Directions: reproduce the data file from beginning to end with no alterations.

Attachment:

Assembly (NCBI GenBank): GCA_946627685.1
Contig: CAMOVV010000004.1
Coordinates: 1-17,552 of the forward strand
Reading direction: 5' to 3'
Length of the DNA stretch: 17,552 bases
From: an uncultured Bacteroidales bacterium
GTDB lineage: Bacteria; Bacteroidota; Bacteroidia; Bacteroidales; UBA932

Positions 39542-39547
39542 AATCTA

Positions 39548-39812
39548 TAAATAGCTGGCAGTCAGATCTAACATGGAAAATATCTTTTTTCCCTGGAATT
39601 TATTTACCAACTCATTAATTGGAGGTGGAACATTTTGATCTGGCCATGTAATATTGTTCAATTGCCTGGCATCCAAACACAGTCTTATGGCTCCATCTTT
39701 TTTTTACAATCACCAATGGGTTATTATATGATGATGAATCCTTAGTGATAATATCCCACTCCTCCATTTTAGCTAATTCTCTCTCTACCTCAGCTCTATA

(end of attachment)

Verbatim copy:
Assembly (NCBI GenBank): GCA_946627685.1
Contig: CAMOVV010000004.1
Coordinates: 1-17,552 of the forward strand
Reading direction: 5' to 3'
Length of the DNA stretch: 17,552 bases
From: an uncultured Bacteroidales bacterium
GTDB lineage: Bacteria; Bacteroidota; Bacteroidia; Bacteroidales; UBA932

Positions 39542-39547
39542 AATCTA

Positions 39548-39812
39548 TAAATAGCTGGCAGTCAGATCTAACATGGAAAATATCTTTTTTCCCTGGAATT
39601 TATTTACCAACTCATTAATTGGAGGTGGAACATTTTGATCTGGCCATGTAATATTGTTCAATTGCCTGGCATCCAAACACAGTCTTATGGCTCCATCTTT
39701 TTTTTACAATCACCAATGGGTTATTATATGATGATGAATCCTTAGTGATAATATCCCACTCCTCCATTTTAGCTAATTCTCTCTCTACCTCAGCTCTATA